KUALA LUMPUR: Lawyer Gobind Singh Deo, who represents Teoh Beng Hock’s family, has asked the Royal Commission of Inquiry to address several issues before starting its probe on Feb 14.
Among others, he asked if he would be allowed to act for the family and have the right to examine witnesses.
He also wished to know the role of the attorney-general and his office, the status of the AG’s application for a revision of the coroner’s verdict, as well as how the commission would deal with incriminating evidences that implicate Malaysian Anti-Corruption Commission (MACC) officials with Teoh’s death.
Gobind also urged the AG to direct the police to conduct a separate investigation to probe the findings of the coroner during the inquest, with regard to Teoh’s pre-fall injuries.
“I am concerned that our efforts for the past two years during the inquest will go to waste, the testimony of Dr Pornthip Rojanasunand itself is a cause for further investigation,” he said.
After an 18-month long proceeding, the coroner had given an open verdict on Teoh’s death, ruling out both homicide and suicide.
Following this, Prime Minister Najib Tun Razak announced the formation of the royal commission, whose scope was later expanded to include determing Teoh’s cause of death.
Initially, the commission was only supposed to look into MACC’s investigative methods and whether Teoh’s rights were violated during interrogation.
Teoh, a former DAP political aide, was found dead on the fifth floor landing of Plaza Masalam after being grilled overnight by the MACC in Shah Alam at its office on the 14th floor in 2009.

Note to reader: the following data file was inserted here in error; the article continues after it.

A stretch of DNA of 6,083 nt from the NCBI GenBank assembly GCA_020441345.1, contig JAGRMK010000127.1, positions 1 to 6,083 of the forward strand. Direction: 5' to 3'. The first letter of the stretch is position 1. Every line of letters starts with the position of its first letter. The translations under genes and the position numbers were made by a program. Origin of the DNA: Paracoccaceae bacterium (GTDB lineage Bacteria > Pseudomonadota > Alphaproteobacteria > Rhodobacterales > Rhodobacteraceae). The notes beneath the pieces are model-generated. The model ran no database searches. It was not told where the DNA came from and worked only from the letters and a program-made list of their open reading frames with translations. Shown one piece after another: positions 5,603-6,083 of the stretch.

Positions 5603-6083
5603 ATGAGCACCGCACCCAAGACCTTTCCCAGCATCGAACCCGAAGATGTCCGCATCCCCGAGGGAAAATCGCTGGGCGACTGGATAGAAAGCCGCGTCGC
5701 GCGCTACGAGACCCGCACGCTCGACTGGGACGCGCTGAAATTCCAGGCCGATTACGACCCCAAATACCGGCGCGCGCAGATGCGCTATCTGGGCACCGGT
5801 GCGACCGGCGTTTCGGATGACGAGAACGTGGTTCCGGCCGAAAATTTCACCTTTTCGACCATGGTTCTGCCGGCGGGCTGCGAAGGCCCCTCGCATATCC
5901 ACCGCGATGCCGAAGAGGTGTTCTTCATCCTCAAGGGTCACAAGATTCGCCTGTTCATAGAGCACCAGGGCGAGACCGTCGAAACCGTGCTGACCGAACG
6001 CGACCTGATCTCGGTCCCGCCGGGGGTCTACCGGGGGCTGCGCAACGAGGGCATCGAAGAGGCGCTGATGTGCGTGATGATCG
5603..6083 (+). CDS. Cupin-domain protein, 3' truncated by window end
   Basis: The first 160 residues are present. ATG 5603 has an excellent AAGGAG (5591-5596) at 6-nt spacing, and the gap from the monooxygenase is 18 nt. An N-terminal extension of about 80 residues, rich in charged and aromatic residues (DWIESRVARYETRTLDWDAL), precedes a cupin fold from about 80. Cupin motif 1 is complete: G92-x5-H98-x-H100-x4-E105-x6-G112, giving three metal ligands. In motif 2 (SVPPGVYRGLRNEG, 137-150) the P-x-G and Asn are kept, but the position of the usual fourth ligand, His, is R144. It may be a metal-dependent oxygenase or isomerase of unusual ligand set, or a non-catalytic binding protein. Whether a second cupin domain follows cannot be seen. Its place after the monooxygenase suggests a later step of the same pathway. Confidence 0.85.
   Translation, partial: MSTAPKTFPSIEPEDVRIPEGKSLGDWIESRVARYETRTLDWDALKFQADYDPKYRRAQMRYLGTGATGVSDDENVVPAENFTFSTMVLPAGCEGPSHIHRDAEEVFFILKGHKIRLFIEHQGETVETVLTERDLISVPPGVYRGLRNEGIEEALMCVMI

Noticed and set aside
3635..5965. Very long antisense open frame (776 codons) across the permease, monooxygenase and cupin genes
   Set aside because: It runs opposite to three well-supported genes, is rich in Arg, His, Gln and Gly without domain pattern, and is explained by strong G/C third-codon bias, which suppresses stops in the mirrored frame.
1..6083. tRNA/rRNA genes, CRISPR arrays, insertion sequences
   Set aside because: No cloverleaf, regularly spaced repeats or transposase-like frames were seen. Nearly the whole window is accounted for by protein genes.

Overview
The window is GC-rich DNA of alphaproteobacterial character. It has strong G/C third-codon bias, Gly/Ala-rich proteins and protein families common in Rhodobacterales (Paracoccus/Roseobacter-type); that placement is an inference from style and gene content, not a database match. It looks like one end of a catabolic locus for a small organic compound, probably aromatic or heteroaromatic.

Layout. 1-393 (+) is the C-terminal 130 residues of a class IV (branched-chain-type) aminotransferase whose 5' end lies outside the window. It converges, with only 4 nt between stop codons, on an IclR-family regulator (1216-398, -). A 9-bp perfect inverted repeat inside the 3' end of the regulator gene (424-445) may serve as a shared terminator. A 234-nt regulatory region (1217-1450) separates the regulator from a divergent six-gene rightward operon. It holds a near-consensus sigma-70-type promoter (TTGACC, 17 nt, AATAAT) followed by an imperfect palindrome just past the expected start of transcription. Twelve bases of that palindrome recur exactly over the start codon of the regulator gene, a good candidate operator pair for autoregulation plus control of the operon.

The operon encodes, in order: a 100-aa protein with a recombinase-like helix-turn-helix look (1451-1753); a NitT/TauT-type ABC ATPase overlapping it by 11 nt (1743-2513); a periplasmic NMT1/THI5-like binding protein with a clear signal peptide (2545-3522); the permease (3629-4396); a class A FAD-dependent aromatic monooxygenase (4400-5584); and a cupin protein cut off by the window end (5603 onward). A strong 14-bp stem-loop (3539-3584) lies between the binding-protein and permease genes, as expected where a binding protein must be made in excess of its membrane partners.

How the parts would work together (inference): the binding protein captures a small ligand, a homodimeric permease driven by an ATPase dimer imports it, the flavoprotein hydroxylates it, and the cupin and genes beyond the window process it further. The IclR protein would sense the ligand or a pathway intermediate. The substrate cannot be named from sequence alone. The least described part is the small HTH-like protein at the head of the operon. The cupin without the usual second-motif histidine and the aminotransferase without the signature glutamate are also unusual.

The family rejected the possibility of Teoh having committed suicide and the ensuing public outrage led Najib to order for an inquest.
During the inquest, Thai forensic expert Pornthip claimed that Teoh could have been a victim of foul play, paving the way for his remains to be exhumed for a second post-mortem.
What happens to the evidence?
Meanwhile, Gobind asked if the commission’s main task was to re-look into Teoh’s death, what would happen to the evidence, tendered during the inquest, favourable to the family’s quest for the truth.
“Just erase is it? Is it fair to the family of the deceased?” he asked.
Gobind was also upset that Teoh’s family was not officially notified about the setting up of the commission.
“At least inform them or ask them if they want to appoint a counsel to act for them during the proceedings,” he said.
Gobind would be sending an official letter to the commission’s secretary on Wednesday, requesting for a meeting and to notify the commissioners on the right of representation provided under Section 18 of the Commissions Inquiry Act 1950.
During the meeting, the lawyer said that he would push for access to the witness list to ensure that witnesses favourable to the family were also called.
He also noted that the law was silent on whether witnesses from abroad could be called to testify before the commission.
“We want to know if the commission has the power to call foreign experts, like Pornthip. Our intention is not to put the commission in a difficult spot but to thrash out all issues before Feb 14,” he said.
Commenting on commission chair James Foong’s setting of a deadline (April 25) to furnish a report, Gobind said while this was welcomed, he however expected the commission to exceed the target.
On what happens after the report was submitted to the King, the lawyer said: “Constitutionally, the AG has the sole discretion in studying the recommendations and act accordingly.”
Other members of the commission are former Federal Court judge Abdul Kadir Sulaiman, former Court of Appeal judge T Selventhiranathan, Penang Hospital senior consultant forensic pathologist Dr Bhupinder Singh and Cyberjaya University College of Medical Science dean of medical faculty Dr Mohamed Hatta Shaharom.